Cracking the code - European prompt payment initiatives
As Europe’s SMEs push for a solution to the persistent issue of late payments, could voluntary prompt payment codes be the answer? Or should the authorities step in? Intrum has taken a closer look at some of the ongoing European initiatives for quicker payment.
In recent years, Europe’s small and medium-sized enterprises (SMEs) have become better at advocating for quicker payment for their services within the industry standard 30 days, with the help of key industry actors like Intrum.
But it’s still a live issue. Intrum’s 2018 European Payment Report found that six out of ten companies say they’ve been asked to accept longer payment terms than they can cope with, stopping them from growing and recruiting, or even threatening their survival.
In 2011, the European Union sought to address the situation with its Late Payment Directive, but it hasn’t caught on. The European Payment Report reports that only 28 percent of the companies surveyed are aware of the directive’s existence. Of those, a mere 19 percent think it has had a positive impact.
Does France have the answer?
For some SMEs, legislation is the only answer. They are fed up of being, in their eyes, a lending resource for large companies with much bigger cash flows. But does it work?
France takes a ‘carrot and stick’ approach that mixes legislation and a voluntary agreement.
If there is no specific period of time decided between the buyer and the supplier of the service, another period of 30 days from the day of reception of the goods or from the execution of the requested service is applied.
But if the payment period has been negotiated between the parties, this period cannot exceed 60 days from the date of the bill. Both parties can also agree on a period of 45 days, from at the end of the month the bill has been created.
There are some who still don’t respond to that flexible approach.
The national mediator for French companies says that 30 businesses a day close because of unpaid debts, while the Banque de France calculates that late payments mean a loss of revenue of around 16 billion euros for SMEs (25% of these businesses’ failure is a direct consequence of late invoice payment). FIGEC, the professional federation for companies information and debt collection, estimates that 56 billion euros of payments are written off as a result.
That’s when the stick comes out.
Every year, the Banque de France’s late payments observatory gathers information about late payments in the business to business and public sectors using data collected by Intrum, Altares and industry federations. This information is then published online for all to see by the Directorate-General for Competition, Consumer Affairs and Fraud Control (DGCCRF).
But does this ‘name and shame’ approach work? It may yet be too early to tell, and, if anything, the trend is going upward as more attention is focused on the problem.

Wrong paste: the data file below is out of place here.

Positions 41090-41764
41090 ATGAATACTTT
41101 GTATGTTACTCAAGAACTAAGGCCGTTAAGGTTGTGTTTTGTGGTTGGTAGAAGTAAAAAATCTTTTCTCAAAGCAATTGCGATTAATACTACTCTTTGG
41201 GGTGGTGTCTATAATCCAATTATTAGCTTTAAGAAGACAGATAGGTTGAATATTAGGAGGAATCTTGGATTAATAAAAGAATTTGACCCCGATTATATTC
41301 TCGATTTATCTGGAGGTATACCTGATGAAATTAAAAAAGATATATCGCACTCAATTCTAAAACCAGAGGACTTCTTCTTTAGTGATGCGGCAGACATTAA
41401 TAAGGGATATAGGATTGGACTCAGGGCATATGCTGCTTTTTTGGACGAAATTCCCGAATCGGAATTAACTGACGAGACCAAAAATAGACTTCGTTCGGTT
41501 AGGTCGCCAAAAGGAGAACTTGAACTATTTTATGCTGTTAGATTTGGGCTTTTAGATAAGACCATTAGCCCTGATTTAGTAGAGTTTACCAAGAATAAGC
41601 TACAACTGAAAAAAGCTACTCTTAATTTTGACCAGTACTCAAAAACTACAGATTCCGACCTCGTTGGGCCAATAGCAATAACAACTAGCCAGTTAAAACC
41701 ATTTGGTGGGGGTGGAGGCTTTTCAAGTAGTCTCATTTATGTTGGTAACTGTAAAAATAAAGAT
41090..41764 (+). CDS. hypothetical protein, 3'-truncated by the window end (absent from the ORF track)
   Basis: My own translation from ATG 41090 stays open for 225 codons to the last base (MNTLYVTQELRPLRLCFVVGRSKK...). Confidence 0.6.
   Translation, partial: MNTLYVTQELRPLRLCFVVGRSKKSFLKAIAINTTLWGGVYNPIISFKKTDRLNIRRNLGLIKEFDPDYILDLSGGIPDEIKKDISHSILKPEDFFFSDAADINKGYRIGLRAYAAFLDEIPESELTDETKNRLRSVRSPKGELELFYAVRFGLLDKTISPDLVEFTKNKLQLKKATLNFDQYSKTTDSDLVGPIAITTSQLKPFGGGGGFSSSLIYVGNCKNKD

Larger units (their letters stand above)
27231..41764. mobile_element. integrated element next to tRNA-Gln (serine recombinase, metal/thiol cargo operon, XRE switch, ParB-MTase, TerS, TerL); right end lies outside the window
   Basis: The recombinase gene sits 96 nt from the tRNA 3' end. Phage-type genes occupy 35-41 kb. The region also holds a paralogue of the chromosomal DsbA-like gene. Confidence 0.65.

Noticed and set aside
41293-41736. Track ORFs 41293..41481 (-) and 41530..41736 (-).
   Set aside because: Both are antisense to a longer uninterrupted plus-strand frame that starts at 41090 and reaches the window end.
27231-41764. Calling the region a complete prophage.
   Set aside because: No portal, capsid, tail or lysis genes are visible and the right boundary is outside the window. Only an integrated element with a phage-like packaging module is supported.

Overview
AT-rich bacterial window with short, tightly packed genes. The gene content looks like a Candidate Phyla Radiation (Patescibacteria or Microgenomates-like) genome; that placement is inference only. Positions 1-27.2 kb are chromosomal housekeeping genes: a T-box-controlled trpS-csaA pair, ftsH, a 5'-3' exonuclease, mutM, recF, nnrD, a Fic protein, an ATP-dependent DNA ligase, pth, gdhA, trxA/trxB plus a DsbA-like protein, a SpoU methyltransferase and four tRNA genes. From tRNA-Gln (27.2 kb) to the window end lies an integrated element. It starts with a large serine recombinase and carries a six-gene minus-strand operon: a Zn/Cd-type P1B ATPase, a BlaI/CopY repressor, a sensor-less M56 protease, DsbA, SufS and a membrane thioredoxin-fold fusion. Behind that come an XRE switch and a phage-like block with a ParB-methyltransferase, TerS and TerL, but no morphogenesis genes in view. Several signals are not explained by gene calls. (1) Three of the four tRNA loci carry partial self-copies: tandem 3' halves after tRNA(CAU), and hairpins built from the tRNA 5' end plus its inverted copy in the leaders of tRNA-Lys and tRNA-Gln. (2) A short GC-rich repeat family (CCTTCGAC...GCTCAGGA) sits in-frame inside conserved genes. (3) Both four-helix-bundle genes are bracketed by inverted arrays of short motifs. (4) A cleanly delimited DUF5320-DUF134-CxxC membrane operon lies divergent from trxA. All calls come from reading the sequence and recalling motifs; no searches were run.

In 2017, 230 companies were sanctioned for a total amount of 15 million euros, while in the first quarter of 2018, the DGCCRF has assessed over 1,500 companies including some in the public sector) and delivered 116 fines for a total amount of 6.9 million euros with a maximum individual fine of 375,000 euros.
Does the UK approach work?
In the UK, the Prompt Payment Code was established in 2008 to set standards for payments and best practice. It is administered by the Chartered Institute of Credit Management on behalf of the Department for Business, Energy and Industrial Strategy. Compliance with the principles of the Code is monitored and enforced by the Prompt Payment Code Compliance Board.
The code’s signatories resolve to: pay suppliers on time, within a maximum of 60 days, but aims to work towards 30 days as the norm; give suppliers clear guidance on payment procedures; and, encourage good practice throughout their supply chains.
But, the issue of customer relationships and the purchasing power of a much bigger company as a customer means that in many cases they have 90 days re-payment terms because there is so much competition for the big companies’ business among SMEs. Ultimately, given that the Prompt Payment Code is a voluntary code, the anecdotal, though not scientific, evidence is that most companies adhere to it but that’s not always the case.
As Eddie Nott, the Managing Director of Intrum UK, points out, "Despite the existence of a voluntary prompt payment code and recent European legislation, late payment remains a problem for British businesses.
“In a spring statement the government pledged that it will take action and we await the next steps. In the meantime, many businesses continue to use their power over small suppliers, hampering the growth and security of those businesses.”
A long way to go
As Sweden discusses the possibility of legislation and has developed its own industry-based understanding for voluntary prompt payment (with push coming from government), it’s clear that although the issue is much more widely recognized, there’s still a long way to go and continuous efforts for prompt payment are needed.